As seems to always be the case with disasters, in the wake of the disastrous tornado that killed at least 24 in Oklahoma, the Internet scrambled to help.
But it wasn't really sure what to do.
A number of users have created impromptu online fundraisers. With the lack of a clear authority, though, none of those have raised much in the day since the storm passed. One coalition of local radio stations used Give Forward, promising that "any and all money raised will go to victims thru various charities." Though a handful of people have given $100 or more, it's still only raised $2,520.
Give Forward's only other foray into the disaster is for Brittnee "Subira" Cooks, founder of the Oklahoma State Sigma Lambda Gamma sorority. The fundraiser was created by Terri Pena, who, judging by her Facebook profile, is a current student at Oklahoma State and member of the sorority. It's gotten $2,550 so far.
GoFundMe.com isn't much different. At least seven different users have tried to get a fundraiser started for mission trips or individual victims. Despite lofty goals of up to half a million, only one of those has cracked the thousand-dollar mark.
That might have something to do with the fact that anybody can create an account, causing potential donors to question where their money would go.
"I certainly understand anyone who may be skeptical of someone asking for donations online," wrote Jordan Esco, who helps run the Oklahoma University athletics site Crimson and Cream Machine. "We're not going anywhere, so we're accountable I guess is what I'm saying." His fundraiser is up to $890.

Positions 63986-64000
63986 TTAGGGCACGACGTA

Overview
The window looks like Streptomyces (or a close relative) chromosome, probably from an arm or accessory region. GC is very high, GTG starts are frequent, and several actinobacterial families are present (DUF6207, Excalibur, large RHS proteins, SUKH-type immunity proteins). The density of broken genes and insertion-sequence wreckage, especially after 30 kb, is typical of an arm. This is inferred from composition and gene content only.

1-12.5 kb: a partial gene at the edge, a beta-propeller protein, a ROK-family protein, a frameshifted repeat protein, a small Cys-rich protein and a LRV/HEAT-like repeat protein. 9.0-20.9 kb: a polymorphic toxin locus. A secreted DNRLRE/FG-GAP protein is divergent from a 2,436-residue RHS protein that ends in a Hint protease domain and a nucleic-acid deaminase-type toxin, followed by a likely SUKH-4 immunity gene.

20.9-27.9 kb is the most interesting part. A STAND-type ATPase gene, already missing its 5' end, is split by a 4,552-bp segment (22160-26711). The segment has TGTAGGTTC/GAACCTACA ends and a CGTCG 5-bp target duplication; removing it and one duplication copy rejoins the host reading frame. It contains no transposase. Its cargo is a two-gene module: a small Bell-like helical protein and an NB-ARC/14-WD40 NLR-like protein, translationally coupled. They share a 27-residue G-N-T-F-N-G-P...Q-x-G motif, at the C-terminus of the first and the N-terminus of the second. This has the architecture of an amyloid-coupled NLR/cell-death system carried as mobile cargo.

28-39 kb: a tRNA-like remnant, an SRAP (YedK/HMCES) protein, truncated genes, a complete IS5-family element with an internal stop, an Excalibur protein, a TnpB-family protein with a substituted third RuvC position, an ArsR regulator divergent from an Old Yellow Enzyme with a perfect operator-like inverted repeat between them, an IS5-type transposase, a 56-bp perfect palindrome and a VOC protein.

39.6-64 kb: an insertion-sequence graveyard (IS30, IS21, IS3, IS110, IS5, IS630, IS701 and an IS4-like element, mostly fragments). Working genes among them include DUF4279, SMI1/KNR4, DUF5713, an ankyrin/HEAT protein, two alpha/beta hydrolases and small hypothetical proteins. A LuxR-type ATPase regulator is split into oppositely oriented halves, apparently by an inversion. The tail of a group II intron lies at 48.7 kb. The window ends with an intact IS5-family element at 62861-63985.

It's not as if people are afraid of using technology to give. The Red Cross is taking donations by text messages, as they did with previous disasters. That service raised more than $32 million alone in the wake of the 2010 earthquake in Haiti; a Pew study later found that most people gave on impulse and had never donated via text message before.
Despite plenty of criticism of the Red Cross text-to-donate program after Haiti, it's still overwhelmingly more popular online than those user-created fundraisers for Oklahoma. More than 50,000 tweets posted since the tornados hit contain "90999," the number to text give the Red Cross $10. The Red Cross of Oklahoma's tweet to this effect, for example, has been retweeted nearly 15,000 times, more than all those user-created charities alone.
Photo via Wikimedia Commons